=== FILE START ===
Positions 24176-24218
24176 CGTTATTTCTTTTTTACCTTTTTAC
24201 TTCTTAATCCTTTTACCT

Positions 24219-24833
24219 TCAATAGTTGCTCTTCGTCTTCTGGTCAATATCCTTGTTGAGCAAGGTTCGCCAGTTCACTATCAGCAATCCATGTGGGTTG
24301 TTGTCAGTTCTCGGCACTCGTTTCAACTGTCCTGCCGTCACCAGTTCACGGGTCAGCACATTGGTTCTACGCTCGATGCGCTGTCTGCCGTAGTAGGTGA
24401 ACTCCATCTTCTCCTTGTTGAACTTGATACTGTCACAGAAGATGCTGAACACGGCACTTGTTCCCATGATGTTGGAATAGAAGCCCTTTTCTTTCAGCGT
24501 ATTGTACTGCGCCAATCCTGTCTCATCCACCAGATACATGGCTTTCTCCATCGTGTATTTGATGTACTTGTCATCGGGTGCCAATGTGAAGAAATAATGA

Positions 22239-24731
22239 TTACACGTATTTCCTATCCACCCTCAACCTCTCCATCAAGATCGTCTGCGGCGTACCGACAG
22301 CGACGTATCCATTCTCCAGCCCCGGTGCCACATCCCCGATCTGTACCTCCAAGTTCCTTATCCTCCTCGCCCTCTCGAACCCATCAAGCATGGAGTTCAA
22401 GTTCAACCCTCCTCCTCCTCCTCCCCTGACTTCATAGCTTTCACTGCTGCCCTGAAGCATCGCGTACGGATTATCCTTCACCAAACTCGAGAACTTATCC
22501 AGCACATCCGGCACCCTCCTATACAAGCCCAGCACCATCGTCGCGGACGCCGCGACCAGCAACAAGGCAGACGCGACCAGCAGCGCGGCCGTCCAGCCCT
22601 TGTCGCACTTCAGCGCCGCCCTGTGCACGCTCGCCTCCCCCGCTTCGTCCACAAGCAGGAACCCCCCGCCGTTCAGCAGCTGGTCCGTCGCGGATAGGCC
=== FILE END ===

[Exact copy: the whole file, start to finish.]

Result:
Positions 24176-24218
24176 CGTTATTTCTTTTTTACCTTTTTAC
24201 TTCTTAATCCTTTTACCT

Positions 24219-24833
24219 TCAATAGTTGCTCTTCGTCTTCTGGTCAATATCCTTGTTGAGCAAGGTTCGCCAGTTCACTATCAGCAATCCATGTGGGTTG
24301 TTGTCAGTTCTCGGCACTCGTTTCAACTGTCCTGCCGTCACCAGTTCACGGGTCAGCACATTGGTTCTACGCTCGATGCGCTGTCTGCCGTAGTAGGTGA
24401 ACTCCATCTTCTCCTTGTTGAACTTGATACTGTCACAGAAGATGCTGAACACGGCACTTGTTCCCATGATGTTGGAATAGAAGCCCTTTTCTTTCAGCGT
24501 ATTGTACTGCGCCAATCCTGTCTCATCCACCAGATACATGGCTTTCTCCATCGTGTATTTGATGTACTTGTCATCGGGTGCCAATGTGAAGAAATAATGA

Positions 22239-24731
22239 TTACACGTATTTCCTATCCACCCTCAACCTCTCCATCAAGATCGTCTGCGGCGTACCGACAG
22301 CGACGTATCCATTCTCCAGCCCCGGTGCCACATCCCCGATCTGTACCTCCAAGTTCCTTATCCTCCTCGCCCTCTCGAACCCATCAAGCATGGAGTTCAA
22401 GTTCAACCCTCCTCCTCCTCCTCCCCTGACTTCATAGCTTTCACTGCTGCCCTGAAGCATCGCGTACGGATTATCCTTCACCAAACTCGAGAACTTATCC
22501 AGCACATCCGGCACCCTCCTATACAAGCCCAGCACCATCGTCGCGGACGCCGCGACCAGCAACAAGGCAGACGCGACCAGCAGCGCGGCCGTCCAGCCCT
22601 TGTCGCACTTCAGCGCCGCCCTGTGCACGCTCGCCTCCCCCGCTTCGTCCACAAGCAGGAACCCCCCGCCGTTCAGCAGCTGGTCCGTCGCGGATAGGCC